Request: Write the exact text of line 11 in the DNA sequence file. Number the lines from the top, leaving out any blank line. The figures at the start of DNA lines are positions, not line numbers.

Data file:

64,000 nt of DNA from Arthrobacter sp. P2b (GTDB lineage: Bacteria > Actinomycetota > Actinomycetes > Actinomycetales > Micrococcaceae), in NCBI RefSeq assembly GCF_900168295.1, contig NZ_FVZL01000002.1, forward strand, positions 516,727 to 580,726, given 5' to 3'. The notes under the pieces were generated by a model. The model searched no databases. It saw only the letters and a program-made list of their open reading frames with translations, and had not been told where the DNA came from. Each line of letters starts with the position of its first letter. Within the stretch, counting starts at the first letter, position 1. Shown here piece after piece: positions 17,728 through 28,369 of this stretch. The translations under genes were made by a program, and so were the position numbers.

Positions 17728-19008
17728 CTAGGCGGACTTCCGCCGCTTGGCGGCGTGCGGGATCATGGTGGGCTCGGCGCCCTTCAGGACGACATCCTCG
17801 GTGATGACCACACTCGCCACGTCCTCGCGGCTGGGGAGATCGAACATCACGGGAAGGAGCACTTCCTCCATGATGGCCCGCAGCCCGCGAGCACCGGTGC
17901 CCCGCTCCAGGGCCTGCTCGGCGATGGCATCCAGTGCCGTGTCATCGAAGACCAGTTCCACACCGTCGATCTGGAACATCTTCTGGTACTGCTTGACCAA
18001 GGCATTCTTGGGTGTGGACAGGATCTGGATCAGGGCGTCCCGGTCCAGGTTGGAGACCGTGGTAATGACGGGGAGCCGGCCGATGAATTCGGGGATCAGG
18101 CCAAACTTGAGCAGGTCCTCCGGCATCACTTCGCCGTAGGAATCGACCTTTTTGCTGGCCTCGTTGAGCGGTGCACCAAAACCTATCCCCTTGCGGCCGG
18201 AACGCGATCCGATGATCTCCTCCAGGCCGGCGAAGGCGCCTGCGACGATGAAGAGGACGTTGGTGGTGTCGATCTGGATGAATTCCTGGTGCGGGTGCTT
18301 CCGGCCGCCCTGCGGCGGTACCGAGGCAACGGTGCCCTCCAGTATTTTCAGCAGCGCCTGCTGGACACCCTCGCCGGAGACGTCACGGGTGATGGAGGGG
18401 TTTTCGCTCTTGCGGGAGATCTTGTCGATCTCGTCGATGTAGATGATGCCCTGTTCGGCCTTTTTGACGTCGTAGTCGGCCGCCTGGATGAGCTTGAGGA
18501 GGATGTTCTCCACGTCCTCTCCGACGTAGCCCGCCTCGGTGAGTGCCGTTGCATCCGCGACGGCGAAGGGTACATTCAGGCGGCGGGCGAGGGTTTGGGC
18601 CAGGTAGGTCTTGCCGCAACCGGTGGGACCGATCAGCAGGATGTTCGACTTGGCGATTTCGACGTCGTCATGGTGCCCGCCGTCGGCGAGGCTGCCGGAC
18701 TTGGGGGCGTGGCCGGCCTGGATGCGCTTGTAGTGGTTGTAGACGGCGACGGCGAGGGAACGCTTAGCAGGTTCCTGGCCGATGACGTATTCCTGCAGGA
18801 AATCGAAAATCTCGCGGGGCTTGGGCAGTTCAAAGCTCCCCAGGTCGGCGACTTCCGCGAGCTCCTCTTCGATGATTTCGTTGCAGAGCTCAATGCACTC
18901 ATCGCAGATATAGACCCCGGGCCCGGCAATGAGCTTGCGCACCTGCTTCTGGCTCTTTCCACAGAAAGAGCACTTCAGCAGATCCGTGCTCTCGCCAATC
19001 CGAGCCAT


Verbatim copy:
18501 GGATGTTCTCCACGTCCTCTCCGACGTAGCCCGCCTCGGTGAGTGCCGTTGCATCCGCGACGGCGAAGGGTACATTCAGGCGGCGGGCGAGGGTTTGGGC